Damning FDA findings about Stanislaw Burzynski’s trials


Yesterday, the FDA released inspection notes from a visit to the Burzynski Clinic that took place at the beginning of this year. One of these files had already been released to the public earlier this year. A blogger has picked up on a new document should the its information and its implications hold up is absolutely damning for the Burzynski Clinic and especially for the lead researcher, Stanislaw Burzynski, about whom the report was written. Those of us who have been researching this topic have known about these findings for a long time, from almost the moment it could be requested through a Freedom of Information Act request (6 months before it appeared on the FDA website), but we have been careful to not release it through blogs. Now the cat is out of the bag in a big way, and so I want to let you know what these documents say.

Among the newly released observations by FDA inspectors:
  1. Burzynski (as investigator, the subject of the inspection) “failed to comply with protocol requirements related to the primary outcome, therapeutic response […] for 67% of study subjects reviewed during the inspection.” This means that several patients who were reported as “complete responses” did not meet the criteria defined in the investigational plan, as were patients who were reported as having a “partial response” and “stable disease.” This means that his outcomes figures for these studies are inaccurate.
  2. Additionally, some patients admitted failed to meet the inclusion criteria for the study.
  3. Even though patients needed to have a physician back home to monitor their progress prior to enrolling in a trial, the FDA found a patient who began receiving treatment before a doctor had been found.
  4. Patients who had Grade 3 or 4 toxic effects were supposed to be removed from treatment. One patient had 3 Grade 3 events followed by 3 Grade 4 events. Another patient had 7 disqualifying toxic events before he was removed from the study.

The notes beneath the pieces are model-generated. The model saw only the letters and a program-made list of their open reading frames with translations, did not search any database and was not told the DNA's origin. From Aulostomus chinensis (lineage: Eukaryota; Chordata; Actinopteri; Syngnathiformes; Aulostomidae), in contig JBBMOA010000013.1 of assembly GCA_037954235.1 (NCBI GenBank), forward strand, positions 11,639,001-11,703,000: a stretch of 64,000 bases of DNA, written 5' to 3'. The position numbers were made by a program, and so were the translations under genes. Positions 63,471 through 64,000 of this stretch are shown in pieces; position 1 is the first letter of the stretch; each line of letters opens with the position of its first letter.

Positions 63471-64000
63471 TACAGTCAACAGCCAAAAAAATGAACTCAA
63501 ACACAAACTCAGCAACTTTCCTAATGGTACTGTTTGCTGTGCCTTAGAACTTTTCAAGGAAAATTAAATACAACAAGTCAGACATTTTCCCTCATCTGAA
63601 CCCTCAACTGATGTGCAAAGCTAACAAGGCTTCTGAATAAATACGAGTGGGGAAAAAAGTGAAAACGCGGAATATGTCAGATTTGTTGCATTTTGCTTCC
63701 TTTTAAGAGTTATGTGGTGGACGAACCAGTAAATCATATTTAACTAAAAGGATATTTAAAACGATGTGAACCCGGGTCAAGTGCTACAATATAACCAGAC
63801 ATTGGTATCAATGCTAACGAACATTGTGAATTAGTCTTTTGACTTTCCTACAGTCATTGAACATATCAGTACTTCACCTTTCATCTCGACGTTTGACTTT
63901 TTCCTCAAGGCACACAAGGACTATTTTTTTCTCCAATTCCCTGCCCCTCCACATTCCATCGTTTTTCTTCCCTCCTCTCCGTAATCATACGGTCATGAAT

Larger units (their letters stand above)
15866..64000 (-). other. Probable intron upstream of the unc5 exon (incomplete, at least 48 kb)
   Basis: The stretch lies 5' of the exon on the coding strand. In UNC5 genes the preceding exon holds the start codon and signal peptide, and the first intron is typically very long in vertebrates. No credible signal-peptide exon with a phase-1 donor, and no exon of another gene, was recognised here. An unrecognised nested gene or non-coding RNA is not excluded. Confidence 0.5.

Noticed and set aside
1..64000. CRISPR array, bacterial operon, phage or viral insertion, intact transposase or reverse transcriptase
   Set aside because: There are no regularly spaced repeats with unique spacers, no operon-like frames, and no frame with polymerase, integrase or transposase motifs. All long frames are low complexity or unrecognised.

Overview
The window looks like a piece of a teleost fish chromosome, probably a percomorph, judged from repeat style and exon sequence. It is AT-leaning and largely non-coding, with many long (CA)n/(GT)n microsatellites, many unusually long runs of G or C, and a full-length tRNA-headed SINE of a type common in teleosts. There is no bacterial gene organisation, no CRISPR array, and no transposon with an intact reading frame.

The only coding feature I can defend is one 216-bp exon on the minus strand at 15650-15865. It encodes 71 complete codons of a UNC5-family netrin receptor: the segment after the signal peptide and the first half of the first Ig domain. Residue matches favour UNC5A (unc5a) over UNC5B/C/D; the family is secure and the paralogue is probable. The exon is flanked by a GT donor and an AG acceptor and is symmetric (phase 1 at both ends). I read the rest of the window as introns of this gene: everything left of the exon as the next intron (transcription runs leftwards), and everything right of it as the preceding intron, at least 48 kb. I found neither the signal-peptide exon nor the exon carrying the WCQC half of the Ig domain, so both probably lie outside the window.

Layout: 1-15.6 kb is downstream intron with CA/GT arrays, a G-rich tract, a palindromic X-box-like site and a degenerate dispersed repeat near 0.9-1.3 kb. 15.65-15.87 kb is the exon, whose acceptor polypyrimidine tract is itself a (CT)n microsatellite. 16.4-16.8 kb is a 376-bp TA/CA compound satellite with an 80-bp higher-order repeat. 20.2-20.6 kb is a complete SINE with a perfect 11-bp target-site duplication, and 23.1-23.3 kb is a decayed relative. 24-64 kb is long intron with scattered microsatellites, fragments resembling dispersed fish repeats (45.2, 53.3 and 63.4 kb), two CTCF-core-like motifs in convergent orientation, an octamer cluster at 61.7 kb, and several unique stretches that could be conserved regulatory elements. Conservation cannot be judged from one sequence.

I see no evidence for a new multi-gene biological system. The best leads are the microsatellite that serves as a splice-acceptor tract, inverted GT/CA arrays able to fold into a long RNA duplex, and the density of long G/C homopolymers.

5. Burzynski did not report all adverse events as required by his study protocols. One patient had 12 events of hypernatremia (high sodium), none of which was reported. There are several similar patients.
  6. The FDA told Burzynski: “You failed to protect the rights, safety, and welfare of subjects under your care. Forty-eight (48) subjects experienced 102 investigational overdoses between January 1, 2005 and February 22, 2013, according to the [trial number redacted] List of Hospitalizations/SAE (serious adverse events) [redacted]/ Overdose [redacted]/Catheter Infection report. Overdose incidents have been reported to you [….] There is no documentation to show that you have implemented corrective actions during this time period to ensure the safety and welfare of subjects.” [emphasis added] It seems that these overdoses are related to the protocol, which requires family members to administer the drugs via programmable pump on their own. Further, patient records show that there were many more overdoses that were not included in the Hospitalization/SAE/Overdose list.
All of that is included in the first observation. The second observation showed that Burzynski failed to maintain the records required by his protocols. Specifically:
  1. “Your […] tumor measurements initially recorded on worksheets at baseline and on-study treatment […] studies for all study subjects were destroyed and are not available for FDA inspectional review.” This is one of the most damning statements, as without any…not a single baseline measurement…there is no way to determine any actual effect of the antineoplaston treatment. This means that Burzynski’s studies–which by last account cost $30,000 to begin and $7000 a month to maintain–are unpublishable.
  2. Some adverse events were not reported to the Burzynski Clinic IRB for years. (One patient had an adverse event in 1998 and the oversight board did not hear about it until 2005.)
  3. The FDA observed that the informed consent document did not include a statement of extra costs that might be incurred. Specifically, some informed consent documents were signed days to weeks before billing agreements, and in a couple of cases no consent form could be found.
  4. The clinic was unable to account for its stock of antineoplastons.
Even though the Clinic has a right to respond to these observations before the FDA issues a decision on what the penalties for this will be, we believe patients should be aware of these findings as well as with the patient accounts found here.


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